We are the Future: Changes to Live Sustainably
I was invited to speak at an event hosted by the Israeli American Council. It was on a Thursday night in Santa Monica, and I can honestly say that my first instinct was to say no. I am loath to travel to the west side any day, let alone on the evening of a normal workday!
The IAC works to foster a sense of community between Israeli-Americans and Jewish-Americans. Israel is a tech-forward country that has always out of necessity had to use their natural resources sustainably and responsibly. It seemed like a great opportunity for me to connect with people who shared my values, or were at least open to hearing what I had to say. After giving it some serious thought, I said yes!
There were four speakers in total, including myself. The event opened up with an interesting presentation on air quality by Leeor Alpern with the South Coast Air Quality Management District. He shared with us a new app that allows us to track air quality in our specific area in real-time, as well as report gross polluting cars! The app can be downloaded here.
It transitioned to a presentation on developing a sustainable project, by Brush with Bamboo. As many of you know, I have known the Kumar family for a few years now, and legitimately stand by their toothbrushes. I know first hand how difficult it is to live sustainably, and feel like they have done a great job of making a product is sustainably and ethically as possible. Here is a fun marketing video they created a few years ago.
Next was a great presentation by Lauren Tucker, who is the co-founder and Executive Director of Kiss the Ground, a non-profit than believes in global regeneration by healing and nurturing our soil. We learned a lot about the relationship between indigenous people and European Colonialists, as well as about how our current farming and agricultural practices are damaging our soil.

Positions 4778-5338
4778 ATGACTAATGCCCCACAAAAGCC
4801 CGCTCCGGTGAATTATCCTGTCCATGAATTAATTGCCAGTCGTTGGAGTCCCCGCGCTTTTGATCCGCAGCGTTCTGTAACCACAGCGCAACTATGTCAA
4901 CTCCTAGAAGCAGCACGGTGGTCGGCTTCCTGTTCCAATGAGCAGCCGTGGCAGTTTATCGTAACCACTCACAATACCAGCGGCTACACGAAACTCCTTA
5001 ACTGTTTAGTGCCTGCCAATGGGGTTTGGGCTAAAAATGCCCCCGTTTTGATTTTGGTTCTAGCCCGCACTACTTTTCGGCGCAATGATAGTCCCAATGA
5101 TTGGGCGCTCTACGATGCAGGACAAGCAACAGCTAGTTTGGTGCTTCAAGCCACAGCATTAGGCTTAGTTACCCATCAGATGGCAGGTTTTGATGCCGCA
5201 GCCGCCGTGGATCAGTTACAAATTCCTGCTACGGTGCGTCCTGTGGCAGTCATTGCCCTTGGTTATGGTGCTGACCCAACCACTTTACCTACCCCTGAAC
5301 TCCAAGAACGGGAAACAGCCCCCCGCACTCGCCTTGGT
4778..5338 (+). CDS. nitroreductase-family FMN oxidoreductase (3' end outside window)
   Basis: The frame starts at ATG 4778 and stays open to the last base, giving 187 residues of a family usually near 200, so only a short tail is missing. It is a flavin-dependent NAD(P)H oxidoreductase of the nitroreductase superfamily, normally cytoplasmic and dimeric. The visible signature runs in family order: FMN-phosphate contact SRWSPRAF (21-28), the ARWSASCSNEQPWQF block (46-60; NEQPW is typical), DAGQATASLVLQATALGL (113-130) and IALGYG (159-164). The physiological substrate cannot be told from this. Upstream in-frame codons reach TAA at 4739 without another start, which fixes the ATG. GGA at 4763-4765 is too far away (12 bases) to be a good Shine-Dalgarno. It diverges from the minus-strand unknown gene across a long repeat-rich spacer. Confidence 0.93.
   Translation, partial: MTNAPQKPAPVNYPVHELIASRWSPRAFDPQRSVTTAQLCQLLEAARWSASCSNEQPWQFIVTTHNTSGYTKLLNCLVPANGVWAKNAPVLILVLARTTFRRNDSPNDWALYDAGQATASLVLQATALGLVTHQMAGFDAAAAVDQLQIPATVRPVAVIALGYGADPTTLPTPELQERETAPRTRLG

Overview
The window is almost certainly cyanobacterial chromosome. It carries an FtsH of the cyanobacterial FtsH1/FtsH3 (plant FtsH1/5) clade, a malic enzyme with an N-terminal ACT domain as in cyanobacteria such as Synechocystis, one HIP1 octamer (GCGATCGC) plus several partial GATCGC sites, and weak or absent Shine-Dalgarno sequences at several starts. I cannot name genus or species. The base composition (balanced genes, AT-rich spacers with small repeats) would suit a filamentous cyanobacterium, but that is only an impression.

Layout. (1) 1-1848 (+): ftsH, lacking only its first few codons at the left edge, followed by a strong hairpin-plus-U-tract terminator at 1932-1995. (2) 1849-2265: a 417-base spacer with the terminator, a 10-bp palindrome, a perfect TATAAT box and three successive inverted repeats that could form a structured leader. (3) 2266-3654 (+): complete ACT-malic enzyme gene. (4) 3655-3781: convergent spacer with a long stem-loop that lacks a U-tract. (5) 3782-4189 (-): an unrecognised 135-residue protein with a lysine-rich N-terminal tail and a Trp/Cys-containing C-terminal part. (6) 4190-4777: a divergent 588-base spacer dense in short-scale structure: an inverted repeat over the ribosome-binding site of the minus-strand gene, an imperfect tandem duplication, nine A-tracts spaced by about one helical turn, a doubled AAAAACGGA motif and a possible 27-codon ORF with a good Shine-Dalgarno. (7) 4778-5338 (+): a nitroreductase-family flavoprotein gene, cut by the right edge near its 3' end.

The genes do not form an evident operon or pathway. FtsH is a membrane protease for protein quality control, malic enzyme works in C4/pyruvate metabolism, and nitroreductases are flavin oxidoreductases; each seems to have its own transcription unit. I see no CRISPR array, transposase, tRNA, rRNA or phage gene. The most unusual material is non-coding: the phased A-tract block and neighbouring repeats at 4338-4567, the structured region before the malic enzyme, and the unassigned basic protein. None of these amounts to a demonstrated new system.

And finally, I spoke on our collective relationship with waste and how it has a direct and indirect impact on our air, soil and water. My opening line was actually about how trash comes last, which elicited quite a few chuckles. It is so true though. Trash comes last. No one wants to deal with trash, and yet it impacts all aspects of our lives.
For the past 25 years or so we have been sold a false-promise that throwing materials into a blue recycle or green yard waste bin is good enough. The guests learned, however, that our recycling infrastructure is insufficient to handle the sheer volume of materials that we attempt to recycle. I could go on forever about this, but I recently wrote about my experience touring a materials recovery facility, and I recommend you take a look!
Much to my surprise, my presentation led to quite a few questions and comments. I thought for sure that people would have wanted me to finish so they could leave. It was, after all, two-and-a-half hours into the event. I was impressed by the quality of the questions and comments. The people in attendance were clearly concerned about the state of our recycling infrastructure and ready to take action to drive change.
About the author
Jonathan Levy is an environmental consultant focused in solid waste and zero waste lifestyle enthusiast. When he isn’t knee-deep in a dumpster, you can find him entrenched in a book, hiking the San Gabriel mountains, or tending to his composting worms.
Other posts by Jonathan Levy